The Armenian government will amend its bill aimed at combatting domestic violence in response to criticism voiced by conservative members of the ruling Republican Party (HHK), Justice Minister Davit Harutiunian said on Wednesday.
The bill drafted by Armenia’s Justice Ministry would introduce criminal and administrative liability for specific cases defined as domestic violence. It would also obligate the state to protect female victims by providing them with special shelters or banning their violent spouses from approaching them and even their children.
The proposed legislation is strongly backed by women’s rights groups campaigning for much tougher government action against the practice. But it has met with fierce resistance from some conservative groups and nationalist public figures. Several senior HHK figures have added their voiced to the criticism.
Eduard Sharmazanov, a deputy parliament speaker and the HHK spokesman, demanded on Wednesday that the Justice Ministry revise provisions of the bill that “contradict traditional Armenian family values.” “There are many contentious clauses that require explanations,” he told reporters.
Sharmazanov complained that the bill is vague on “psychological violence” and “economic violence” defined by it. “Tell me, what is psychological violence?” he asked. “If my [underage] daughter or my son says that he or she wants to smoke and I don’t let them do that, will they be able to say that ‘my dad subjects me to psychological violence?’”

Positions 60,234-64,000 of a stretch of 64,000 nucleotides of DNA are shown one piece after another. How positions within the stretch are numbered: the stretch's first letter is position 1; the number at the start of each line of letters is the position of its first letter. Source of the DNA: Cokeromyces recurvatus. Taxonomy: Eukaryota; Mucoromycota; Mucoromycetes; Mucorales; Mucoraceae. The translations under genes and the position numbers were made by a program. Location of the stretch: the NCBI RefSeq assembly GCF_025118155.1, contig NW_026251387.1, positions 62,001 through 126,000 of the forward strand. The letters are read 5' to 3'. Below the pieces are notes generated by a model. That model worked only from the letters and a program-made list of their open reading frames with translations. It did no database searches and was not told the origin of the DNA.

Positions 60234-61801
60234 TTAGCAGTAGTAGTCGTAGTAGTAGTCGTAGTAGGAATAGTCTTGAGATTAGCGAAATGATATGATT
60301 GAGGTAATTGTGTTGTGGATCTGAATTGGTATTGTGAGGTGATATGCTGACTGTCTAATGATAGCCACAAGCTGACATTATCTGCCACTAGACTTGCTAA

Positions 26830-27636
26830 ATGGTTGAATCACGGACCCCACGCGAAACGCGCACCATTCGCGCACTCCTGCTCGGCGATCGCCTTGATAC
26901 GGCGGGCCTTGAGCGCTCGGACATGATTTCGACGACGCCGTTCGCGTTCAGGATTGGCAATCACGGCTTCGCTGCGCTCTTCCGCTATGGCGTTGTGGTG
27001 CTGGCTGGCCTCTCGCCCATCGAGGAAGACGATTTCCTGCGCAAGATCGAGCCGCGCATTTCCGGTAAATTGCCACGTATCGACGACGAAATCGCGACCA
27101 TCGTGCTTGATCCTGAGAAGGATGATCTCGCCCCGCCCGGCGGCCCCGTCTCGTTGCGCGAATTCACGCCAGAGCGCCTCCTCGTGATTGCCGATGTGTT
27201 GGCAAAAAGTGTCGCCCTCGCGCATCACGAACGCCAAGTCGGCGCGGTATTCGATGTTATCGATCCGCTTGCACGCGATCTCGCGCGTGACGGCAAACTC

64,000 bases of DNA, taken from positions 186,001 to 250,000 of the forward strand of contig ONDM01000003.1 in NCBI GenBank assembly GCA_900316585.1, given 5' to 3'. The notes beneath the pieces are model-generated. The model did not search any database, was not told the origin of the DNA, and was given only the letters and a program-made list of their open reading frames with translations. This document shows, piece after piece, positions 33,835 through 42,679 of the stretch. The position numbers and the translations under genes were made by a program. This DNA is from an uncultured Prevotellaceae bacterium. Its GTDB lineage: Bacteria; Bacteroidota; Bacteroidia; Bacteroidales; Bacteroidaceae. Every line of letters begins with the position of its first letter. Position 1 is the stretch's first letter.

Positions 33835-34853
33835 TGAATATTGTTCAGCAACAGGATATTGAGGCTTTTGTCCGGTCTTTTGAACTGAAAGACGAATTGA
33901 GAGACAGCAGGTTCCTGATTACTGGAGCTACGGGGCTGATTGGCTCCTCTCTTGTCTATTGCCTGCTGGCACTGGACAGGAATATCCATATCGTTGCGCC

Sharmazanov said the authors of the bill must also clarify who would be running the special shelters financed by the state.
Harutiunian said, meanwhile, that some provisions of the draft law will be “specified” in order to address concerns voiced by the critics from the HHK and other groups. But he made clear that the amendments will not be significant.
In that regard, the minister stressed the importance of making “psychological violence” in Armenian families an administrative or criminal offense. “Successful countries are the ones which promptly react to psychological violence so that it does not escalate into physical violence,” he said.
A senior representative of the Armenian police called for the passage of the bill when she spoke at parliamentary hearings in Yerevan on October 17.
The police recorded 3,571 cases of domestic violence from 2012-2016. According to the Yerevan-based Women’s Resource Center, more than 50 Armenian women have been beaten to death and murdered otherwise by their husbands or other relatives in the last five years.